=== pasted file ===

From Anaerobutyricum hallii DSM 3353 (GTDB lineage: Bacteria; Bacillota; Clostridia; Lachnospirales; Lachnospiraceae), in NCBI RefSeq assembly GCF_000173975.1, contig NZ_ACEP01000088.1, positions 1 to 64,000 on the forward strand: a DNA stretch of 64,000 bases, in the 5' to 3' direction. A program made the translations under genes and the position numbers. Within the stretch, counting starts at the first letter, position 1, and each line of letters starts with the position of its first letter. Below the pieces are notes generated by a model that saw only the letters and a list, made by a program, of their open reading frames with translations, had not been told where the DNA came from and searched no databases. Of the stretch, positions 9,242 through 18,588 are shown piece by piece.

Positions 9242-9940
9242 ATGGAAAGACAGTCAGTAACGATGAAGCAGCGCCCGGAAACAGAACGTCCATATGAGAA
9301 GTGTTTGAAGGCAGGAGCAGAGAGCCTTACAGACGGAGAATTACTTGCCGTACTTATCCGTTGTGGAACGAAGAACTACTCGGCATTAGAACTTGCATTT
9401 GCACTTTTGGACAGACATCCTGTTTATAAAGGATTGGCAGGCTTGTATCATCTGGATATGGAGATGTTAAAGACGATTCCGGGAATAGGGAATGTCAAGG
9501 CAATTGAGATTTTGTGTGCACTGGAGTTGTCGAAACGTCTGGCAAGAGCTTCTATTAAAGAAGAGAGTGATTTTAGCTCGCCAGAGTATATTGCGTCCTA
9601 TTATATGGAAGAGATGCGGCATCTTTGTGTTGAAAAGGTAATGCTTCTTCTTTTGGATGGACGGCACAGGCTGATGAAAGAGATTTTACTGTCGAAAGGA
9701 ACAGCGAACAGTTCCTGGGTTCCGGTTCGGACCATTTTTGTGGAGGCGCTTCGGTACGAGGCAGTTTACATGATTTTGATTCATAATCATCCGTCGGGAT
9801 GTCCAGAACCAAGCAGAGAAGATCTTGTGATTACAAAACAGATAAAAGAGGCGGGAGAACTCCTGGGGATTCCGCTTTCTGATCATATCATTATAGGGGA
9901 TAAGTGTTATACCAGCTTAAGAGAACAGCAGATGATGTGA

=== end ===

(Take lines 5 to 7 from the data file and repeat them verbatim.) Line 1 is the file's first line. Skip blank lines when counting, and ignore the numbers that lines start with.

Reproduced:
9401 GCACTTTTGGACAGACATCCTGTTTATAAAGGATTGGCAGGCTTGTATCATCTGGATATGGAGATGTTAAAGACGATTCCGGGAATAGGGAATGTCAAGG
9501 CAATTGAGATTTTGTGTGCACTGGAGTTGTCGAAACGTCTGGCAAGAGCTTCTATTAAAGAAGAGAGTGATTTTAGCTCGCCAGAGTATATTGCGTCCTA
9601 TTATATGGAAGAGATGCGGCATCTTTGTGTTGAAAAGGTAATGCTTCTTCTTTTGGATGGACGGCACAGGCTGATGAAAGAGATTTTACTGTCGAAAGGA